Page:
People looking up at a giant graduation cap with a campus map superimposed on it

Planning for College and a Career with Arthritis

Last updated: May 2019

My high school graduation was one of my proudest moments. I excelled at school and received many honors, and was excited to go to college. While I didn't expect it to be easy, college ended up being the most challenging experience of my life due to my health. Looking back, I was totally unprepared to go to college with a chronic illness.

Having lived with juvenile psoriatic arthritis for most of my life, I was used to asking for accommodations at school. As soon as I put in my deposit, I requested a dorm room near my classes and thought I was done. Boy, was I wrong: planning to go to college with arthritis goes beyond simple requests! It requires a lot of careful consideration, research, and preparing for a possible future with chronic pain.

Consider the requirements of your college major

If you only follow one piece of advice, let it be this: know the demands of your major's requirements. Research everything you can about the classes: if possible, reach out to professors, current student, and alumni. While it sounds intense, it's better to do all this research now than to switch your major if the classes are too painful.

You may think this sounds a little silly, but I've found many classes physically intensive in unexpected ways. For example, a graphic design class may require you to cut pieces by hand. Mechanical engineers may need to do some machining for parts. And architects may be required to construct both large and small models

In my case, I was grandfathered into an industrial design course that did not require model making. I was thankful because the few models I did have to construct caused a lot of joint pain, especially in my hands. But if I waited a year to go to college, I would've been required to take woodworking and model making courses. I'm glad it worked out the way it did because I would have been forced to either switch my major or find a new college.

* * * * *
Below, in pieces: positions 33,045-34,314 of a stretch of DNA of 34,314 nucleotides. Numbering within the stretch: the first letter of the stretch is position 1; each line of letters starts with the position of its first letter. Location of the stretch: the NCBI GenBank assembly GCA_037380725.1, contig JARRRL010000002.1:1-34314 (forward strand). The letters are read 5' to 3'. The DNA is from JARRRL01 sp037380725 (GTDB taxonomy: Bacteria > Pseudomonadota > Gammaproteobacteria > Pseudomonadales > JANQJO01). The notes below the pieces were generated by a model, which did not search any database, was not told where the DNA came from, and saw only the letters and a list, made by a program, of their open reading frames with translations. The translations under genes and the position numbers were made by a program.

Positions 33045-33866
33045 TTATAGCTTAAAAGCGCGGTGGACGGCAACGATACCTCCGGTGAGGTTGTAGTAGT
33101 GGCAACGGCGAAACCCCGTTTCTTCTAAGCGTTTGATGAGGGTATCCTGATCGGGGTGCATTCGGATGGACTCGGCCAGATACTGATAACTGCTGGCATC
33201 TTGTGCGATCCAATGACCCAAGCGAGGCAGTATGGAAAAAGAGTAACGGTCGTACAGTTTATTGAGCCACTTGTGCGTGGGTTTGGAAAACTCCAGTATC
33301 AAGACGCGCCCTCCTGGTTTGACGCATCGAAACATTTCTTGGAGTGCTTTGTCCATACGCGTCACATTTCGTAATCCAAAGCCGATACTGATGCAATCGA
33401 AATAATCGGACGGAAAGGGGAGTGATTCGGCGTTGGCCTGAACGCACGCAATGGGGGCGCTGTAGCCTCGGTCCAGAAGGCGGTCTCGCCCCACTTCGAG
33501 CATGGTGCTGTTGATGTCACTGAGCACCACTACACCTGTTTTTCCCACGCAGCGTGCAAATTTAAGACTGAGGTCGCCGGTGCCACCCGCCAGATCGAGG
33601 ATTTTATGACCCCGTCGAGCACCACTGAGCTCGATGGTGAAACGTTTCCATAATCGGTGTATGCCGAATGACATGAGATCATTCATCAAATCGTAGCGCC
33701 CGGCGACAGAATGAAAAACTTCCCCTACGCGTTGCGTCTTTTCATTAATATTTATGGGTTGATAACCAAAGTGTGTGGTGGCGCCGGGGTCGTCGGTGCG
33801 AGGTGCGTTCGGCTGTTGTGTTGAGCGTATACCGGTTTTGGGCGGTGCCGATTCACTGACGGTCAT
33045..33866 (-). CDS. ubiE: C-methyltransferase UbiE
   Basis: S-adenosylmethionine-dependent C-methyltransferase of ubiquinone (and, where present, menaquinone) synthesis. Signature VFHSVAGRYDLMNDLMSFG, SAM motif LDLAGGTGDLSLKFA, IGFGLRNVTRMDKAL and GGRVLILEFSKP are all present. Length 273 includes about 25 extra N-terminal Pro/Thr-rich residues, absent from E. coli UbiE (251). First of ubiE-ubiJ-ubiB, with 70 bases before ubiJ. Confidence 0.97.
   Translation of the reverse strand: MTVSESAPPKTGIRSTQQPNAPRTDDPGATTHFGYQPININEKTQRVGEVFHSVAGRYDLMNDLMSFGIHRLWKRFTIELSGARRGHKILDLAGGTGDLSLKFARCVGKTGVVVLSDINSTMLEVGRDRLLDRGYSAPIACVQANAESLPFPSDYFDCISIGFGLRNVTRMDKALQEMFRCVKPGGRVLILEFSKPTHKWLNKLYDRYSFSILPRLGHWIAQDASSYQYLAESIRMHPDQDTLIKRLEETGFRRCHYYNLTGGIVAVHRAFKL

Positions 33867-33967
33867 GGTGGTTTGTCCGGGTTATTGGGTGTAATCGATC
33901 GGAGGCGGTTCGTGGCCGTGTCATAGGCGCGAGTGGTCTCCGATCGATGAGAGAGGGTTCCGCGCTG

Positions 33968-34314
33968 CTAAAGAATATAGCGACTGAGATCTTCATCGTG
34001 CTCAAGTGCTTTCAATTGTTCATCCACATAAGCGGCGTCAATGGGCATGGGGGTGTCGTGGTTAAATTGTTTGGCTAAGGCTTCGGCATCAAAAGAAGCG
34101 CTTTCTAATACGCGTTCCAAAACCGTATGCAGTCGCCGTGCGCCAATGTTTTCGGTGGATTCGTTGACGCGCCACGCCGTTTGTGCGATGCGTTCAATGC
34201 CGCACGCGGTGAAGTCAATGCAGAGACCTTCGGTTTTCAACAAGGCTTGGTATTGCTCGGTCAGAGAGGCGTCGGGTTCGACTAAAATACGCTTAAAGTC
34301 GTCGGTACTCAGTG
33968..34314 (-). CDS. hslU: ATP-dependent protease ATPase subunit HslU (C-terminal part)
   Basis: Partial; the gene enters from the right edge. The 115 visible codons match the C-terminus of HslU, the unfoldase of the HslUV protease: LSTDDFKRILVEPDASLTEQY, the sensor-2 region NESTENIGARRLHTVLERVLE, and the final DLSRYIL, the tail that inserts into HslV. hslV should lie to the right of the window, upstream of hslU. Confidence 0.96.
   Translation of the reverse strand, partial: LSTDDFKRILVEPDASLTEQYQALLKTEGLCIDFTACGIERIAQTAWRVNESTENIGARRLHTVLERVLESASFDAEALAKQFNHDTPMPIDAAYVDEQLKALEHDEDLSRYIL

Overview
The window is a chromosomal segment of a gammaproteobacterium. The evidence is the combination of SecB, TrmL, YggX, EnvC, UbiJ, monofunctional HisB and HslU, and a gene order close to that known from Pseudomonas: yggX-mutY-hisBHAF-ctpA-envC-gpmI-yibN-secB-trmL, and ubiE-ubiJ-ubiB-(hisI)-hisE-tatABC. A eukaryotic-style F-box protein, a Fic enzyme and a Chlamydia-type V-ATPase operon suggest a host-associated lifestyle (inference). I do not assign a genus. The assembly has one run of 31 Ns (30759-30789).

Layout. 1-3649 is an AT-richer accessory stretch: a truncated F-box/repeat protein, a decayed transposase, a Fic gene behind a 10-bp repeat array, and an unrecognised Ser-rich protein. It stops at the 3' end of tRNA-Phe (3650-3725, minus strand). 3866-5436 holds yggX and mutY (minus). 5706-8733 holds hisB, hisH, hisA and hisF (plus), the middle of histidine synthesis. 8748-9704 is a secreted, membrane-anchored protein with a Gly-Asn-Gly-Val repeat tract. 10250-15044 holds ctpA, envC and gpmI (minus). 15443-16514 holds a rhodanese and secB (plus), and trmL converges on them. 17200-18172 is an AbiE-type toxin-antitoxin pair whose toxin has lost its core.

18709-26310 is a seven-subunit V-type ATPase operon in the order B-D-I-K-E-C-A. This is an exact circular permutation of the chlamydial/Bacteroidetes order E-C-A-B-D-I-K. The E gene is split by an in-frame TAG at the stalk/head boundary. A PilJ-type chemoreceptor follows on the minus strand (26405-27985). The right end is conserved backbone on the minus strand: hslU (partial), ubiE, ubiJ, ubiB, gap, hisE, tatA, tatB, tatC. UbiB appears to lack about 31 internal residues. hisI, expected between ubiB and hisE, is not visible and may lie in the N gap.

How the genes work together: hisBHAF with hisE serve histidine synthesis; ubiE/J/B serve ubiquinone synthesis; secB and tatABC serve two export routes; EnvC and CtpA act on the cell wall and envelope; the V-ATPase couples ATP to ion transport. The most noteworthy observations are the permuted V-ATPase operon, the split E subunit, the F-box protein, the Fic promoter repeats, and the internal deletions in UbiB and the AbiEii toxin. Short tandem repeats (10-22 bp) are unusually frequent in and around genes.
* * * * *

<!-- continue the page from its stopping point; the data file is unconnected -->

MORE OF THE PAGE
Consider your school

What school you attend is a deeply personal choice. You need to consider many things, such as price, reputation, available programs, and flexibility. Many people believe that online classes are the best option for people with arthritis. While they can be helpful, don't assume it's the right choice for you. Online classes, while convenient, require a good amount of discipline, class participation through online forms, and independent learning. They also may not be available for certain majors.

Consider career prospects

One of the best pieces of advice I received in high school was to read want-ads for jobs I might be interested in. While it was a helpful way to learn the necessary skills for my career path, it also got me thinking about the ideal work situation. I realized not every workplace is arthritis friendly, and physical requirements are only one part of that. It's important to consider whether schedules, dress-codes, and other environmental factors in a job will bother you.

My JA friends and I choose careers and majors based on our physical abilities. Some had the goal of landing a desk job and studied accounting or coding. Others decided to go for fields that are tolerant of remote work, such as copywriting. And a couple pursued physical careers, such as nursing, because they found being stationary to be more painful. It all depends on what you're most comfortable doing.

College was worth it (for me)

The pain of arthritis shouldn't make you miss out on the experience of going to college. While it was challenging, it was extremely rewarding for me. Yes, there were flares, dark moments, and long hours; there were times I felt like I couldn't go on. But I also gained valuable knowledge, amazing experiences, lifelong friendships, and independence. For me, it was worth it.

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